Afghan activists in Canada frantic to get families out after years of waiting

VANCOUVER, Aug 17 (Reuters) - Activists who fled Afghanistan for asylum in Canada are frantic to get their families out after the pandemic slowed Canada's sluggish refugee reunification process, leaving them stranded and at risk of Taliban retribution for their work, refugees and advocates said.

The families, mainly young children and spouses, would almost definitely be approved to come to Canada, immigration experts said, but the bureaucratic process for reunification takes an average of three years and two months, according to the Canadian Council for Refugees (CCR).

As U.S.-led forces withdrew from Afghanistan after 20 years, the Taliban seized control in days as government forces, trained and equipped by the United States and others, melted away. Canada was part of the U.S.-led invasion of Afghanistan in 2001 but ended its combat role in 2011 and withdrew all of its troops by 2014.

The Taliban struck a dovish tone on Tuesday, promising to respect women's rights and protect people. But many Afghans fear the Islamist militants will return to the harsh practices of their 1996-2001 rule, when women were not allowed to work and punishments such as public stoning were administered.

One woman, who worked in women's rights and reproductive health, fled to Canada two years ago due to threats against her. Her husband and four children remained in Kabul and she fears they will be targeted by the militants because of her work.

When she spoke with her oldest daughter on Monday, "she asked me, 'Mother, will the Taliban let me live long enough to kiss you again, to hug you again?' For a mother this is very, very painful," said the woman, who asked not to be identified.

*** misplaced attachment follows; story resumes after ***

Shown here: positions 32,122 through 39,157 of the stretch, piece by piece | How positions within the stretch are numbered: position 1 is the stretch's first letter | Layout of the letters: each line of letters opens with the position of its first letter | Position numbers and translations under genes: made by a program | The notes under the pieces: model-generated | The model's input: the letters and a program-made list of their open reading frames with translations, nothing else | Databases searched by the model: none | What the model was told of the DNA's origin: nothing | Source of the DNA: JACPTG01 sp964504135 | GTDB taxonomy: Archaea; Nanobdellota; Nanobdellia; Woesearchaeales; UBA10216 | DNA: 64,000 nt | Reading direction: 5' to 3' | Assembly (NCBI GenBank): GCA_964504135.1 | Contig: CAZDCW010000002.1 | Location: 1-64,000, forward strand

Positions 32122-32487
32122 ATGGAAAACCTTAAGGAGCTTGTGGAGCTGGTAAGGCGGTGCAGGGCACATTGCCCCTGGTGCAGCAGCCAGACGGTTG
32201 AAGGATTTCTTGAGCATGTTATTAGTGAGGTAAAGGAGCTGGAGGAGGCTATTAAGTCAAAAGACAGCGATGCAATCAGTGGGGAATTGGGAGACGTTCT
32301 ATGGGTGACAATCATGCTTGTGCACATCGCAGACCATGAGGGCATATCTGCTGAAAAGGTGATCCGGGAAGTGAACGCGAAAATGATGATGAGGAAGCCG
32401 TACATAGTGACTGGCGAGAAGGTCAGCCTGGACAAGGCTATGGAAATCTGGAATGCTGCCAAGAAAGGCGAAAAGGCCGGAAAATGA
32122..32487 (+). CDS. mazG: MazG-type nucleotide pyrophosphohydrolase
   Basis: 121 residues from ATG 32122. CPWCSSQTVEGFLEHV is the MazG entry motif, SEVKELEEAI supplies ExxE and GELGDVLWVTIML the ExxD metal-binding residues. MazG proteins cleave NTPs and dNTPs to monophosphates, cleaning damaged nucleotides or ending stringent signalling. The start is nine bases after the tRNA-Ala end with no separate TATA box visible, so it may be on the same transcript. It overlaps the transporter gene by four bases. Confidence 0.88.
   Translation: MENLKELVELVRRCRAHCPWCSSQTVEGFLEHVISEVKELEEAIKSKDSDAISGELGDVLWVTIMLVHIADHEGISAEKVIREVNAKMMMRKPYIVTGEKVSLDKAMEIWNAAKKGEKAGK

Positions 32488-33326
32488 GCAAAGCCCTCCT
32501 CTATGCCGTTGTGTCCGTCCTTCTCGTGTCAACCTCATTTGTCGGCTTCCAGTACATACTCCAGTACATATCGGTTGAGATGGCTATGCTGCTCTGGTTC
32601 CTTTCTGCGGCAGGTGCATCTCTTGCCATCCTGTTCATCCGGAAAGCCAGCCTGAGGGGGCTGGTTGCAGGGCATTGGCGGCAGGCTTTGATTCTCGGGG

"'When the Taliban reach me, before they reach to my home, I want to kill myself.' For Afghan people, for my daughter, she is thinking about killing herself instead of forced marriage," the woman said through tears. "If I lost one of my family members I can't think how I will be alive. They need rescue."


Around 90 families who have a family member in Canada are in a similar position, according to a representative. At least one family already have their visas and had tickets booked in August until all commercial flights were canceled.

The situation is "absolutely intolerable and unacceptable," said CCR executive director Janet Dench. She said the organization has been pushing the Canadian government to make family reunification a priority for decades.

Requests for comment to Immigration, Refugee and Citizenship Canada were not immediately returned.

Canada's refugee claim process allows people to apply as refugees after they arrive in the country. Once they are approved, they can apply to be permanent residents of Canada and their families can begin the application process to join them.

The emotional toll on Afghan family members in Canada is excruciating.

"The process was slow, it got slower" during the coronavirus pandemic, said Maureen Silcoff, past president of the Canadian Association of Refugee Lawyers.

"As the urgency in Afghanistan grows, the urgency to get family members to Canada grows," she said. "The mere fact that family members are in Canada places family members back home at risk."

A woman who worked with international organizations was pregnant when she fled Afghanistan two years ago, leaving behind three children and her husband.

Now her two-year-old, who was born in Canada, wakes up in the middle of the night to check if her mother's been crying.

"At 2 a.m. she put her hands on my eyes to see if they were dry or wet. She's not yet three but she feels how I feel," the woman, who also did not want to be identified, said.

"Our beloved family, what will happen to them? What will happen to our girls? Thirteen, fourteen, fifteen years old, what will happen? No one knows," she said, also fearing retaliation against her family for her work. "We came here to build a future for our kids. We didn't predict that this would happen."

Reporting by Moira Warburton in Vancouver; editing by Grant McCool

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